I saw my death for the first time in the winter of 1979. I saw it rising like the moon through a forest at night. I was 19.
There was a mirror on the wall of my student digs, between the wardrobe and the window. I stood at that mirror every morning to tease my mop of curly 19-year-old hair into what I regarded as a punk-acceptable version of a Keith Richards stook: as tall as possible at the top, as pendulous as possible behind the ears – not easy when your hair is essentially a bush.
I was not in the habit of spending ages over it – that would have been narcissistic – but I did make sure that the arrangement on my head looked as right as possible every morning. After all, one had to be rockin’ for the first lecture of the day, and I was always late. So a quick glance and a perfunctory poke with splayed fingers were my morning ritual.
And then one cold morning I poked and recoiled. What the fuh…!?! I must have blinked too, to get the sleeping rheum out of my eyes – something had got into them, surely… Because this could not be right. No way. It must be some sort of illusion, a trick of the light; a continuation of last night’s frightened dream, perhaps? For there, clearly visible in the mirror, rising like the moon among thinning dark clouds, was a white hemisphere both beyond my hair and yet somehow also in amongst it, a hemisphere picked out with appalling clarity by cold Mancunian morning light. Luminous, radiant, pale. Lunar. A bald head hardly veiled at all by curls.
I did not draw breath for many long seconds. I almost certainly took not a single note at that morning’s lecture.
I was recently reminded of that frozen moment in far-off 1979 when Wayne Rooney appeared in front of the cameras to do his statutory media duty, following an England match earlier this summer. He stood there, squarely in front of a post-match patchwork of brand signage, next to Jack Wilshere, looking every inch the slightly older statesman of English football, helped in his dignity no doubt by the earnestness of his younger companion and by the deferential tone of his interviewer.
“Wayne,” the guy with the microphone was saying to him. “You must be pleased with blah de blah de blah de blah… And young Jack here – as his captain, you must feel proud of his display de blah de blah de blah…”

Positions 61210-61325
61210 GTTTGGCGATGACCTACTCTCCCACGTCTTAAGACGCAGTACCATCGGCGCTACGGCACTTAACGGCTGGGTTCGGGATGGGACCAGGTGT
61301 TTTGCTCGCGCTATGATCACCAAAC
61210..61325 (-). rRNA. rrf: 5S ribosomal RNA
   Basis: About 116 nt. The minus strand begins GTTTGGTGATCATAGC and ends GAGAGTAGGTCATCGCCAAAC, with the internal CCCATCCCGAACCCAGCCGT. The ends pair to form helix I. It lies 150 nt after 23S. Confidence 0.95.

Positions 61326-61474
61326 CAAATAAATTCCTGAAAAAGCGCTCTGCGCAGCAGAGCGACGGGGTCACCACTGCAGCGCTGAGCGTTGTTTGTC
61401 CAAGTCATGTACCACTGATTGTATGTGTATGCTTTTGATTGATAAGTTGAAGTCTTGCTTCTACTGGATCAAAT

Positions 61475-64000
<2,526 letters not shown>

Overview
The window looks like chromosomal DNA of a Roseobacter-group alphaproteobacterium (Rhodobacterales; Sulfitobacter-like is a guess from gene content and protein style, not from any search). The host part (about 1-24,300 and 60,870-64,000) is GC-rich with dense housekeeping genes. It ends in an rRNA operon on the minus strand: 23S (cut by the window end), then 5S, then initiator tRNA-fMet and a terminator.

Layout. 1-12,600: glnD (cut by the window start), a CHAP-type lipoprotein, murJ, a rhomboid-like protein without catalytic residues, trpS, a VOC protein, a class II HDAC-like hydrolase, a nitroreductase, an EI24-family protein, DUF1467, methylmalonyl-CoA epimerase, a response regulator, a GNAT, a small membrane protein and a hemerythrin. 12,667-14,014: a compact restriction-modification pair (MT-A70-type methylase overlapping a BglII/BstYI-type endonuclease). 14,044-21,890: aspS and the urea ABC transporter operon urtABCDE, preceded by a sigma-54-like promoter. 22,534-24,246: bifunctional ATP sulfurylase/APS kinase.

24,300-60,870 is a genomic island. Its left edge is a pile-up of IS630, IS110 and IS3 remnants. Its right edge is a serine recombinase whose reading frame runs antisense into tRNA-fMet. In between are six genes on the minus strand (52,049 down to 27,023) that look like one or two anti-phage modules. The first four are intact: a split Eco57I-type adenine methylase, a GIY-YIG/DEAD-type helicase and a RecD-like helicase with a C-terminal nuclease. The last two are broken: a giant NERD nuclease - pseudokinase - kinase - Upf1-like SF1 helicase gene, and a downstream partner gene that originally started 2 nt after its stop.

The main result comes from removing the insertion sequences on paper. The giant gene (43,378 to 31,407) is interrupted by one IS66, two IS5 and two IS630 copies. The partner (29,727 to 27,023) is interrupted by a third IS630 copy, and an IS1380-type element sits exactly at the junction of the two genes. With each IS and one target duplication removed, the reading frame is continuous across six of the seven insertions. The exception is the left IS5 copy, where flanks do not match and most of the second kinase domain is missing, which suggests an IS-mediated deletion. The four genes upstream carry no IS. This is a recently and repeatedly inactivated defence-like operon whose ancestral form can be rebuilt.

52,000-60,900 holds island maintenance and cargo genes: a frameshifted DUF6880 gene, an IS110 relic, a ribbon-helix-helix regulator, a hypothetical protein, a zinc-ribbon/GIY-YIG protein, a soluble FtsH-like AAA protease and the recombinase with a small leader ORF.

Nothing came back. Rooney’s marble eyes expressed only their blueness. Cerulean zilch. You could see that even if the interviewer’s words were getting through to Wayne, then they were secondary in his mind to a much graver concern. His mind was elsewhere, his thoughts fugitive. And his hand… it kept straying up past his face for a moment and then back down again, anchoring itself to his cheek, just in front of his ear. Scritch-scratch. Then down. And then up again, this time to alight on his chin, where it enjoyed a more extensive scratch. And then a third time, the Rooney nostrils benefiting from the squeeze and tug of thumb and forefinger. It just wouldn’t stay down, that hand. Up it would go, as if heading for the summit of Wayne… and then divert en route for a fiddle on the lower slopes. Up, divert, fiddle. Up, divert, scratch. “Yeah, yeah,” concluded the Roon at the end of the interview, with obvious relief. “Thanks.” And the camera cut away just as his hand was making its northerly journey for the seventh or eighth time.
I thought: poor guy. And then I thought: but he’s Wayne Rooney. He is as wealthy as Croesus, rich in acclamation, abundant in computer games, lacking only in hardship. He is the England football captain. After his playing career finishes, he will never have to labour again. His life is probably as close as it can ever get to how he’d like it to be.
And then the thought came again, more insistently this time: poor guy. I just couldn’t help it. Because I recognised that hand. I recognised its strange, stray, distracted movements and the suggestion that went with those movements of a certain distraction of mind. There was something about the compulsiveness of that gesture that I knew. In particular, I understood by instinct what lay behind the sudden changes of direction that affected Rooney’s paw as it made its uncertain journey around the moon of his head. I recognised it all from my own passage from youth into adulthood, when I was 20, 21, 22, 23, 24 and losing my hair in handfuls.